Fritz Lang’s Metropolis, the first talkie The Jazz Singer, the songs “Ol Man River” from Showboat and “Puttin’ on the Ritz,” and the novels To the Lighthouse (Virginia Woolf) and The Bridge of San Luis Rey (Thornton Wilder) and the first Hardy Boys novel will (finally) enter the common domain in 2023.
I chose my dissertation time period of 1920-1950 because I expected the works I studied would fall out of copyright one by one during my academic career, and I had visions of leisurely preparing annotated hypertext versions of those works and publishing them online. But then in 1998, just as I was finishing up my dissertation, the Copyright Term Extension Act extended the copyright term for another 20 years, scuttling those plans.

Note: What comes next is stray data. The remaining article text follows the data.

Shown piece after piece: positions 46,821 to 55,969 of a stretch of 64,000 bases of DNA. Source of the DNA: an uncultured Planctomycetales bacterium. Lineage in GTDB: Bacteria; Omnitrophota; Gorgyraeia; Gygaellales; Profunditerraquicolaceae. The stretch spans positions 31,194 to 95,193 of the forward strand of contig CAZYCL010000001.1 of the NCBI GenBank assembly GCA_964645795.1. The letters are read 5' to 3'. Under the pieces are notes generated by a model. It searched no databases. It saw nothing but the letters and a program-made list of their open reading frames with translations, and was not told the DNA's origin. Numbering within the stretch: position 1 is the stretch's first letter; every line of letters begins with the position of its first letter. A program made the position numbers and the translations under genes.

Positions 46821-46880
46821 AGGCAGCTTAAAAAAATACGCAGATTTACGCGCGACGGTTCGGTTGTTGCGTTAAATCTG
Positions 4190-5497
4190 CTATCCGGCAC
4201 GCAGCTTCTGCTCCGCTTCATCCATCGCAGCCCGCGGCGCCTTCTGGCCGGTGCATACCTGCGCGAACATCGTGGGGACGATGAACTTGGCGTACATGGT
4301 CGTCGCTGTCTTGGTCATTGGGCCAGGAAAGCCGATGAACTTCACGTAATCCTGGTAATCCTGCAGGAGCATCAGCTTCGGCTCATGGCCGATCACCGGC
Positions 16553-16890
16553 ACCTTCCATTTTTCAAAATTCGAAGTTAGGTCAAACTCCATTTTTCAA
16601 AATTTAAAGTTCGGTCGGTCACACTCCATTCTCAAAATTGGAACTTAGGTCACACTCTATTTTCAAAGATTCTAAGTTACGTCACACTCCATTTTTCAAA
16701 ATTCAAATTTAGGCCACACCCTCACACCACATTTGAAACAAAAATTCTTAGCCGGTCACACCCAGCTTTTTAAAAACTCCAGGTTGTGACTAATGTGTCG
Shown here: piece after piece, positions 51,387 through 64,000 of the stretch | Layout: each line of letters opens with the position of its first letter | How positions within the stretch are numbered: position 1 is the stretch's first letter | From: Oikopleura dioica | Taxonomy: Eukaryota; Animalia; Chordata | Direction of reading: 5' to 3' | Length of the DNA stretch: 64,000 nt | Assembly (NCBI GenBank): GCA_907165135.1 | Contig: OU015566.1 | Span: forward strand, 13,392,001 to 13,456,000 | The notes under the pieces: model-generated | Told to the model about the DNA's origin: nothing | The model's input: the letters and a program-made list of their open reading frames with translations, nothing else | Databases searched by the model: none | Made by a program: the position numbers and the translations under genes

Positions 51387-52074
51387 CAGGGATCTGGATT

The long-running contested copyright dispute over Sir Arthur Conan Doyle’s tales of a whipsmart detective — which has even ensnared Enola Holmes — will finally come to an end as the 1927 copyrights expiring Jan. 1 include Conan Doyle’s last Sherlock Holmes work.
Alongside the short-story collection “The Case-Book of Sherlock Holmes,” books such as Virginia Woolf’s “To The Lighthouse,” Ernest Hemingway’s “Men Without Women,” William Faulkner’s “Mosquitoes” and Agatha Christie’s “The Big Four” — an Hercule Poirot mystery — will become public domain as the calendar turns to 2023. —Associated Press